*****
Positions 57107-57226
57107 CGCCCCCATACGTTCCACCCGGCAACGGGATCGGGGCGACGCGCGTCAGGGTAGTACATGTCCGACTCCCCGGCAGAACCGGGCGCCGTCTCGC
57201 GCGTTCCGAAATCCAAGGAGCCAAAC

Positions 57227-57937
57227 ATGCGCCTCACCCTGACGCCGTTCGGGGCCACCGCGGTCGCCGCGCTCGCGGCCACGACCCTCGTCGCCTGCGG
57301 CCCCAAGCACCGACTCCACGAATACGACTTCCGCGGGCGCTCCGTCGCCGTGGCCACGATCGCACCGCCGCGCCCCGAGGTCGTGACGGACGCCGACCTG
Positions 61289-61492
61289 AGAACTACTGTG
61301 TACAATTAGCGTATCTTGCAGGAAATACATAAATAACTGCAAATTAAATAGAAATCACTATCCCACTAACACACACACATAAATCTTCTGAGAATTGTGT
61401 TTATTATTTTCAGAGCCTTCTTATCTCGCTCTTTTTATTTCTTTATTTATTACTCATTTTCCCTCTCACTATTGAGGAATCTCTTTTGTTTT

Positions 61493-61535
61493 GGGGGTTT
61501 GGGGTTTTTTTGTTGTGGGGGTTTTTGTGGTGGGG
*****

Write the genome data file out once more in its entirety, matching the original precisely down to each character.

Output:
Positions 57107-57226
57107 CGCCCCCATACGTTCCACCCGGCAACGGGATCGGGGCGACGCGCGTCAGGGTAGTACATGTCCGACTCCCCGGCAGAACCGGGCGCCGTCTCGC
57201 GCGTTCCGAAATCCAAGGAGCCAAAC

Positions 57227-57937
57227 ATGCGCCTCACCCTGACGCCGTTCGGGGCCACCGCGGTCGCCGCGCTCGCGGCCACGACCCTCGTCGCCTGCGG
57301 CCCCAAGCACCGACTCCACGAATACGACTTCCGCGGGCGCTCCGTCGCCGTGGCCACGATCGCACCGCCGCGCCCCGAGGTCGTGACGGACGCCGACCTG
Positions 61289-61492
61289 AGAACTACTGTG
61301 TACAATTAGCGTATCTTGCAGGAAATACATAAATAACTGCAAATTAAATAGAAATCACTATCCCACTAACACACACACATAAATCTTCTGAGAATTGTGT
61401 TTATTATTTTCAGAGCCTTCTTATCTCGCTCTTTTTATTTCTTTATTTATTACTCATTTTCCCTCTCACTATTGAGGAATCTCTTTTGTTTT

Positions 61493-61535
61493 GGGGGTTT
61501 GGGGTTTTTTTGTTGTGGGGGTTTTTGTGGTGGGG